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Social Problems Affecting the Propagation of Biogas Technology

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Overview

This articles is based on the publication Biogas Digest Volume I: Biogas Basics, published by GTZ.



Ethical Barriers

Many religions have very strict laws with regard to cleanliness, especially in connection with human and, to a lesser extent, animal excrement. The suppression or bypassing of such laws is always a mistake. Every new case of illness would invariably be ascribed to the transgression of religious laws. It would be of little importance how much such an illness may actually have to do with the production of biogas.

Implementation strategies should be based on cooperation with appropriate domestic institutions that are looked upon as benign and "clean". The positions and attitudes of such institutions must always be clarified in advance, since it is not their general posture that is of decisive importance, but rather their attitudes with respect to the transgression of religious doctrine. For example: the socio-cultural expectation is that illness will result from the handling of human or animal excrement. Since, however, hospitals are generally accepted as the absolute "experts" in matters of health (or lack of it), it could have a beneficial model effect on the popularization of biogas technology to see that their local hospital or dispensary is operating a biogas system.

On the other hand, hospitals are also regarded as secular institutions; one accepts their services as a 'necessary evil' without affording them a social rank. Seen in that light, religious taboos cannot be overcome by way of the hospital's example. At best, the reaction would amount to: "They can get away with it. They have special defense powers. But we don't!".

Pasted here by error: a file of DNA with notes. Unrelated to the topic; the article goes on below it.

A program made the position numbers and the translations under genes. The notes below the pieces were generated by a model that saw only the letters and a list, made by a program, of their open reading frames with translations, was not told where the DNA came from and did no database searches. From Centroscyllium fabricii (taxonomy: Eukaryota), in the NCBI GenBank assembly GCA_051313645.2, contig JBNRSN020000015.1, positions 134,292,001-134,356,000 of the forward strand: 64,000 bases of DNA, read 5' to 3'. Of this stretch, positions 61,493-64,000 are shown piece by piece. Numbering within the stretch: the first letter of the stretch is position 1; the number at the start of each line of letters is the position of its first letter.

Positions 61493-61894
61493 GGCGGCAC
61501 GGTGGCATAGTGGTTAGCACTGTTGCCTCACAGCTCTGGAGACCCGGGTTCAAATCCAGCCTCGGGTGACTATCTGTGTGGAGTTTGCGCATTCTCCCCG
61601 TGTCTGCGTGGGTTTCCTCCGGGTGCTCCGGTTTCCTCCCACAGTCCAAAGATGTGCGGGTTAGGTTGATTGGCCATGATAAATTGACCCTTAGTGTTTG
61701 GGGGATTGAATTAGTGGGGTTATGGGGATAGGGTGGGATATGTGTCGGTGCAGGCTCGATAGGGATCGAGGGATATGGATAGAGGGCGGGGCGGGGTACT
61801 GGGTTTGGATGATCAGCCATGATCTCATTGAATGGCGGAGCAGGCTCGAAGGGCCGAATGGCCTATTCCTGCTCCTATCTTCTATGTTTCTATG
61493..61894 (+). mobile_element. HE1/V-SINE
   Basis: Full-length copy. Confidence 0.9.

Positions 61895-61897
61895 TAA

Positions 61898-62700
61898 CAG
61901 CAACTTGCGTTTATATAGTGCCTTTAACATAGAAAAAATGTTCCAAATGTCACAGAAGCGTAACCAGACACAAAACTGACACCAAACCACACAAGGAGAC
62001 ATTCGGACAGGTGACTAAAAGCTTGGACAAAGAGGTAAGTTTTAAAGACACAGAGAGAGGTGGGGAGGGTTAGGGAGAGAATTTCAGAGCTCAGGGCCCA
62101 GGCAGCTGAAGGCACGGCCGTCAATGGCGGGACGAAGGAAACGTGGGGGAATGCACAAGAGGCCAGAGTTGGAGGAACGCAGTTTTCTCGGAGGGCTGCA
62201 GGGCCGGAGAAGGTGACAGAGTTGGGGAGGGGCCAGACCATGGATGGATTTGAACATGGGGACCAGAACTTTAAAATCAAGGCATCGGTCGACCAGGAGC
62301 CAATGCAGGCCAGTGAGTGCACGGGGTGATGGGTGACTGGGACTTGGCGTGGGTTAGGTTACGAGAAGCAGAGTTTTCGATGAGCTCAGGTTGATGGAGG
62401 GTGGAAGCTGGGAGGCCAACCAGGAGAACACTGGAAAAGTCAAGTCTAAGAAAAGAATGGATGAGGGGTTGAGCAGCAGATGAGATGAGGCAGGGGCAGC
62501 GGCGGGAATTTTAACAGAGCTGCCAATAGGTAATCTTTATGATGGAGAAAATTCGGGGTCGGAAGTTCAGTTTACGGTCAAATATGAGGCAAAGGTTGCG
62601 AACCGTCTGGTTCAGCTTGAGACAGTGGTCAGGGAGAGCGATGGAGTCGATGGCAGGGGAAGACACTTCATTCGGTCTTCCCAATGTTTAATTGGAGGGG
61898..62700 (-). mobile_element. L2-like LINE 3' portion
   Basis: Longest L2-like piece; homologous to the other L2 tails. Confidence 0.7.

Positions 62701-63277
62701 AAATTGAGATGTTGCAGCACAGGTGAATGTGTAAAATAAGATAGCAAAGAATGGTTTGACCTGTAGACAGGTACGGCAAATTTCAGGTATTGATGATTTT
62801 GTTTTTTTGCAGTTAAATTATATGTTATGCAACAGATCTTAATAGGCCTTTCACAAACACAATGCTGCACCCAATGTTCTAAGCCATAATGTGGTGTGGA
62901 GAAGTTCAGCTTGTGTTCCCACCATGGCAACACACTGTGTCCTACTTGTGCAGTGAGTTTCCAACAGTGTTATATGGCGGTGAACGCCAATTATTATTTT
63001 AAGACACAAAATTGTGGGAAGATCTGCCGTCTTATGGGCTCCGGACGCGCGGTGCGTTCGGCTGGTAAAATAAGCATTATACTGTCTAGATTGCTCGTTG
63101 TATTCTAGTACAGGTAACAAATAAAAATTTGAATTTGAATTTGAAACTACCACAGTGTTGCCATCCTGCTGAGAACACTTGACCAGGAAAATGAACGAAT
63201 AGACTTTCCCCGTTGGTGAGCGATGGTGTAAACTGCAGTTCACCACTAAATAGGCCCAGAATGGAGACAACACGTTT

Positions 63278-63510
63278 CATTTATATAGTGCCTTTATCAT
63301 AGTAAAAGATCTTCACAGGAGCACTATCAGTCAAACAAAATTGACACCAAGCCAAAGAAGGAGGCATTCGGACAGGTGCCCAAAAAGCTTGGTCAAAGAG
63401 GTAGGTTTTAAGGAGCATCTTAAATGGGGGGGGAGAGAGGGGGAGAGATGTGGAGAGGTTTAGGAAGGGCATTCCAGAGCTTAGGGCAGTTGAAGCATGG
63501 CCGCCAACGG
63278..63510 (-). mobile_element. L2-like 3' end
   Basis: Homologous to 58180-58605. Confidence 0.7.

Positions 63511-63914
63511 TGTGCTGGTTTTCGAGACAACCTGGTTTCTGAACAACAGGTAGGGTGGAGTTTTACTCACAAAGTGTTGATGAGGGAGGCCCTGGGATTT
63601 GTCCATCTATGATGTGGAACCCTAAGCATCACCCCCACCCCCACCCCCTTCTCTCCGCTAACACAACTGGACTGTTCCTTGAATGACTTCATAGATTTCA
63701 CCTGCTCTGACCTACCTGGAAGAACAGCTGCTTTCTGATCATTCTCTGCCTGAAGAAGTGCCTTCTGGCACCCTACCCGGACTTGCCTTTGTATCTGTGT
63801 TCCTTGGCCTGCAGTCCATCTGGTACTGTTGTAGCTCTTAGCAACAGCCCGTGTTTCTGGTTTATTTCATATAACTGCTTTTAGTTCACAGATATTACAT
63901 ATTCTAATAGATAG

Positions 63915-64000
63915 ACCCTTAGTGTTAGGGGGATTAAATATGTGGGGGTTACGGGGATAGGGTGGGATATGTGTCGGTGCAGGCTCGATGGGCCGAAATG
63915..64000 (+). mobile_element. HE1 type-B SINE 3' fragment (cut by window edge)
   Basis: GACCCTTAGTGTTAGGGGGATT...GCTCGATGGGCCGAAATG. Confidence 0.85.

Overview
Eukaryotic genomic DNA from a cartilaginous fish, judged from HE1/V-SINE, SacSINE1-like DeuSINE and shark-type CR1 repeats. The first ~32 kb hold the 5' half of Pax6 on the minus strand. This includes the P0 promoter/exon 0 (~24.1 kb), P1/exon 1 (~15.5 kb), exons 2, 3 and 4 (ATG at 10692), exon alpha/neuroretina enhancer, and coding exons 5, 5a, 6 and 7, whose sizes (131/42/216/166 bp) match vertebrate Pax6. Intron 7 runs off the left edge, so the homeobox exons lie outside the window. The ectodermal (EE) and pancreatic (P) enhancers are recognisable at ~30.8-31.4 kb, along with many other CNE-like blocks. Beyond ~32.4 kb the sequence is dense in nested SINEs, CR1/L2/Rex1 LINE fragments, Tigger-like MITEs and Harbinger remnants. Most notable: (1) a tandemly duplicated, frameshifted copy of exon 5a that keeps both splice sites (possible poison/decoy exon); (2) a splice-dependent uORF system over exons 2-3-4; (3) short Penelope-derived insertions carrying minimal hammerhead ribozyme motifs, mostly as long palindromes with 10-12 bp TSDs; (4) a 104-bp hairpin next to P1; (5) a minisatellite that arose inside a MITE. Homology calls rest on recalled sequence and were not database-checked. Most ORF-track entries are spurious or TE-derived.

Socio-cultural Taboos

Many socio-cultural taboos, though rooted in ancient religious beliefs, have gradually become altered by way of missionary activities and the extenuation of religious interests to "generally applicable" taboos, which are frequently more difficult to handle than "pure" religious taboos, since no priest or minister is able to exert any influence. The only way to overcome taboos is by way of example. Highly respected members of the community, approved educational institutions, etc. may be able to make inroads in a model function. Here, too, a preliminary study of the envisioned mediator is imperative. The question of individual acceptance must be clarified in advance. It is by no means a foregone conclusion that someone who is considered highly acceptable in a certain field or function, e.g. politics, will enjoy the same high standing in a different context, e.g. hygiene.